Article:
Mirrors is a paired activity that allows students to work on leading/following through collaboration and focus. Partners work silently to create mirrored kinesthetic movements. The activity involves shared trust and responsibility as partners work to keep each other safe.
Divide the group into pairs and asks that each pair decide who is Player A and who is Player B. Player A will be the mirror and B the actor. Pairs stand facing one another. Ask students to make eye contact. As Player B begins moving, A is to mirror B’s actions exactly. Both players should maintain eye contact, with Player A seeing B’s movement through his/her peripheral vision. Encourage slow and sustained movements to begin with and/or simple actions like brushing teeth or playing a sport in slow motion. After a set time, ask students to switch leaders. Eventually, pairs can be encouraged to switch back and forth between leaders on their own or to try and work together where neither person is leading.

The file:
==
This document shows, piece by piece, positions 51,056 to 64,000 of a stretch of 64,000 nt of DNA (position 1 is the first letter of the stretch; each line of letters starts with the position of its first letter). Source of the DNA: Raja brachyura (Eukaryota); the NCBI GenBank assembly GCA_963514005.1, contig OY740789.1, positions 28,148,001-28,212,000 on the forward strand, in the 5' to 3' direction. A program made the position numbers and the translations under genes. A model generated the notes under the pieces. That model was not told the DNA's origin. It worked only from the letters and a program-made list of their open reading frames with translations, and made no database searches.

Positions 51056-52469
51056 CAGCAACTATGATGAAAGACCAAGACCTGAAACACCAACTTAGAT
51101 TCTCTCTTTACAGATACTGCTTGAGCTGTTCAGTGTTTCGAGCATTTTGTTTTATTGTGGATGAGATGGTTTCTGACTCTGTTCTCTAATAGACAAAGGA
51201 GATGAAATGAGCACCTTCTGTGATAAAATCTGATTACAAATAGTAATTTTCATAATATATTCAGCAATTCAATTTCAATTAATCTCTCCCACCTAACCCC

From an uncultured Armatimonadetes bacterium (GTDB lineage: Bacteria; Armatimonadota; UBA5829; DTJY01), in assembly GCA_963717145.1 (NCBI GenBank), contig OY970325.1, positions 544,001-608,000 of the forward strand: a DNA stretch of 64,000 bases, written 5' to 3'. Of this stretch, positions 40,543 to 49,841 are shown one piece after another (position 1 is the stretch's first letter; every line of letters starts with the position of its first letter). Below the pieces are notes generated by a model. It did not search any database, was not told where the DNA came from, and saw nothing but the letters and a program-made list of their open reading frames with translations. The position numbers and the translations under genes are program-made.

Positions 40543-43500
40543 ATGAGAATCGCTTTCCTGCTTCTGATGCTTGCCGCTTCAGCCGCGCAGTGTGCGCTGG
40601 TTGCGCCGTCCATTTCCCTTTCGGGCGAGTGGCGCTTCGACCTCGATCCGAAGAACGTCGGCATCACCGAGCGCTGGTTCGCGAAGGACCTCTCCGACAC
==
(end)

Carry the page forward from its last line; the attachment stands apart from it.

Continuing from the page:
Which did you prefer: leading or being led? Why?
How did you strategize to help your partner keep up with you?
What does this activity have to do with trust and the work we are about to do together?
Try your best to move as one unit.
Try experimenting with different levels.
Take turns shifting between leaders; find a natural way to switch who is leading and who is following.
Remember to maintain soft focus throughout the activity.
Have students explore feeling vocabulary (sad, excited) through their movements.
Science: Have students explore different environments (the rainforest) or times of year (summer) through their movements.
MATH: Have students explore different types of angle movement (acute, obtuse) or types of lines (parallel, perpendicular). Ask students to explore rotation, translation, and reflection and have them choreograph a dance that uses each form of movement, which they can teach to others.
Reading/Writing or Social Studies: Have students explore literary or historical themes – like war or gossip – through their movements.